Sunday, November 1, 2009

ANOTHER FILM LIST

Among some of my favorite things are black-and-white films from the 1940s and ‘30s. I can watch any black-and-white movie from that period and no matter what’s going on in my life feel truly satisfied.

They soothe me I guess by bringing me back to a time that, despite the obvious struggles and upheavals—The Great Depression, World War Two, not to mention racism, sexism, etc.—at least in terms of style and art and story telling, I find reassuring.

Maybe they remind me of my parents and older brothers and sisters and aunts and uncles (even though they rarely depict the real world of these people), and I find that lost world a pleasant place to lose my own self in for a few hours. They’re like comfort food for my soul.

So to help me fall back to sleep after waking in the middle of last night, I started making another alphabet list of my favorite black-and white films from the ‘40s and ‘30s (I put them in that order because they’re mostly from the ‘40s):

ALICE ADAMS, ANNIE OAKLEY (the one with Barbara Stanwyck), ANGELS WITH DIRTY FACES, ALONG CAME JONES, ARSENIC AND OLD LACE, ADAM’S RIB
BEAU GESTE, BRINGING UP BABY, THE BISHOP’S WIFE, THE BEST YEARS OF OUR LIVES, THE BLUE DAHLIA, THE BIG SLEEP, THE BELLS OF ST. MARY’S, BODY AND SOUL, BOYS TOWN
CASABLANCA, THE CLOCK
DINNER AT EIGHT, DEAD END, DARK VICTORY, DOUBLE INDEMNITY, DESTRY RIDES AGAIN
E?
FOOTLIGHT PARADE, THE FIGHTING 69TH, FORT APACHE
GUNGA DIN, THE GRAPES OF WRATH, GOING MY WAY, GIRL CRAZY, THE GLASS KEY, THE GREAT MCGINTY, GOLDEN BOY
HIGH SIERRA, HOLIDAY, HIS GIRL FRIDAY, HERE COMES MISTER JORDAN
IT’S A WONDERFUL LIFE, I WAS A MALE WAR BRIDE, I MARRIED A WITCH, THE INFORMER
J?
KEY LARGO
LITTLE WOMEN (obviously the black-and-white ‘30s one with Katherine Hepburn), THE LADY EVE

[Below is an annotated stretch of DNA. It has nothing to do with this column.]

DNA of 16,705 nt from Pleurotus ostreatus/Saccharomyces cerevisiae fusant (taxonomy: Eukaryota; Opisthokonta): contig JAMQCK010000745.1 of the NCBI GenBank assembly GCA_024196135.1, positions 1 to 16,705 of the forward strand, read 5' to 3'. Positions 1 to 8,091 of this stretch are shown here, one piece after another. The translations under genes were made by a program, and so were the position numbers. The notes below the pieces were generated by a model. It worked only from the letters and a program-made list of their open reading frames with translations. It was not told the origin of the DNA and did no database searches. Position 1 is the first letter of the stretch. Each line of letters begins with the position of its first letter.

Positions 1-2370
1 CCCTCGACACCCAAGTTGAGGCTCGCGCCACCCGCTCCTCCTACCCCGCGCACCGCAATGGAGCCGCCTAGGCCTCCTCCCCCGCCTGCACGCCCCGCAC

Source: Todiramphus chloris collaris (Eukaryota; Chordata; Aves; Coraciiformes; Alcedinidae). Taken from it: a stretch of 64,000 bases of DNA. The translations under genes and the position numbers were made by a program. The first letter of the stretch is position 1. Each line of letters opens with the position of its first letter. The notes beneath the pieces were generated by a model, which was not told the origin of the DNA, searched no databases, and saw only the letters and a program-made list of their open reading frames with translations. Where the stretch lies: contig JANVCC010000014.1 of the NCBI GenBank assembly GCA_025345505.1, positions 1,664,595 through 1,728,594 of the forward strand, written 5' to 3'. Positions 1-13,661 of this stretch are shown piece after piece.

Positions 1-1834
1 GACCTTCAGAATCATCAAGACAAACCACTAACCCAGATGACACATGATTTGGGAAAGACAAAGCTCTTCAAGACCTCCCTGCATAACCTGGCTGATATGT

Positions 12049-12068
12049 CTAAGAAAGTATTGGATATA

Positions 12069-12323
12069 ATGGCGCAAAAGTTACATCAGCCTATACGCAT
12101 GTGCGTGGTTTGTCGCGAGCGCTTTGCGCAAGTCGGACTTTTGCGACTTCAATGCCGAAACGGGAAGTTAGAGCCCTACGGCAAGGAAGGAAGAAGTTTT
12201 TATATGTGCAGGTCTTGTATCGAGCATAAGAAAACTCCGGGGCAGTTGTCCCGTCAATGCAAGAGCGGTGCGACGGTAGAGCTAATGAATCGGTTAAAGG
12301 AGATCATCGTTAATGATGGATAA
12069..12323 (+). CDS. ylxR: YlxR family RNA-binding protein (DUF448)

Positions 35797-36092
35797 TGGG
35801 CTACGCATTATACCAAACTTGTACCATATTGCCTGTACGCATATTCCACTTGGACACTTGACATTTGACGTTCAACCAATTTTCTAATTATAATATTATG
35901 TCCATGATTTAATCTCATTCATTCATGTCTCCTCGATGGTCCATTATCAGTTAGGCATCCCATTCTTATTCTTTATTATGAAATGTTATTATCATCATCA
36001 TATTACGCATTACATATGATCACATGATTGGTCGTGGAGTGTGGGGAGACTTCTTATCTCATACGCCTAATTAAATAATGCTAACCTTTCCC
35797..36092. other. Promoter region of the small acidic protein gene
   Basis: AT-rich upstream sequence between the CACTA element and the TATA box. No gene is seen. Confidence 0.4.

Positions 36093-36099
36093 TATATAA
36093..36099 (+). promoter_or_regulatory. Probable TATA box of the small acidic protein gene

MORNING GLORY, A MAN’S CASTLE (early Spencer Tracy Depression realism), MY MAN GODFREY, THE MALTESE FALCON, MISTER DEEDS GOES TO TOWN, MISTER LUCKY, THE MAN WHO CAME TO DINNER, THE MIRACLE OF MORGAN’S CREEK, MY DARLING CLEMENTINE
NOW VOYAGER, NOTORIOUS
ONLY ANGELS HAVE WINGS
PORTRAIT OF JENNIE, THE PUBLIC ENEMY, THE PHILADELPHIA STORY, THE PLAINSMAN, THE PALM BEACH STORY, THE POSTMAN ALWAYS RINGS TWICE
Q?
RED RIVER
STAGECOACH, STAGE DOOR, SERGEANT YORK, SINCE YOU WENT AWAY, SO PROUDLY WE HAIL, THE SANDS OF IWO JIMA, STRIKE UP THE BAND, SULLIVAN’S TRAVELS, THE SHOP AROUND THE CORNER, SHADOW OF A DOUBT
TOPPER, TO HAVE AND HAVE NOT, THE THIN MAN, THE TREASURE OF THE SIERRA MADRE, THIS GUN FOR HIRE, THE TALK OF THE TOWN, THE THIRD MAN, A TREE GROWS IN BROOKLYN
U?
V?
THE WOMEN, WOMAN OF THE YEAR, WHITE HEAT
X?
YOU CAN’T TAKE IT WITH YOU, YANKEE DOODLE DANDY
ZIGFIELD GIRL

6 comments:

-K- said...

Yes, indeed. Many of my all-time favorite films are on this list. Treasure of Sierra Madre, My Man Godfrey, Body and Soul, The Maltese Falcon, The Man Who Came to Dinner..virtually all of them.